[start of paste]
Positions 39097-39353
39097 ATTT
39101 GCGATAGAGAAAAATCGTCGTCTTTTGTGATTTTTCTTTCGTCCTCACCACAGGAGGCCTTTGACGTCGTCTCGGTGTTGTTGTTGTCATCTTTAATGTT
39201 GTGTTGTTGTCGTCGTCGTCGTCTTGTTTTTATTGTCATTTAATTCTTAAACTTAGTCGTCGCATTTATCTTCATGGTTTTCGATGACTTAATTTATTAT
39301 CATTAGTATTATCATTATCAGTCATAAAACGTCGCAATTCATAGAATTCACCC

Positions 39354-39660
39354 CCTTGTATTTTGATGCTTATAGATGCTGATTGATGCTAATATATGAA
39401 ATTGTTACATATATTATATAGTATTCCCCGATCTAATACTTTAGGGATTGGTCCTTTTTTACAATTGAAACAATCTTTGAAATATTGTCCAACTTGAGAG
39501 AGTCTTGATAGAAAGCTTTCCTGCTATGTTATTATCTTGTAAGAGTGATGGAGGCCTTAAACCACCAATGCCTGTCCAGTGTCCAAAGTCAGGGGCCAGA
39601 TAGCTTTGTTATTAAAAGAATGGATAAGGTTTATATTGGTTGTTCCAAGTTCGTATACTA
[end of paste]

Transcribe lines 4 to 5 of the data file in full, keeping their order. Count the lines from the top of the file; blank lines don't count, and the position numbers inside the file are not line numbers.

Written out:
39201 GTGTTGTTGTCGTCGTCGTCGTCTTGTTTTTATTGTCATTTAATTCTTAAACTTAGTCGTCGCATTTATCTTCATGGTTTTCGATGACTTAATTTATTAT
39301 CATTAGTATTATCATTATCAGTCATAAAACGTCGCAATTCATAGAATTCACCC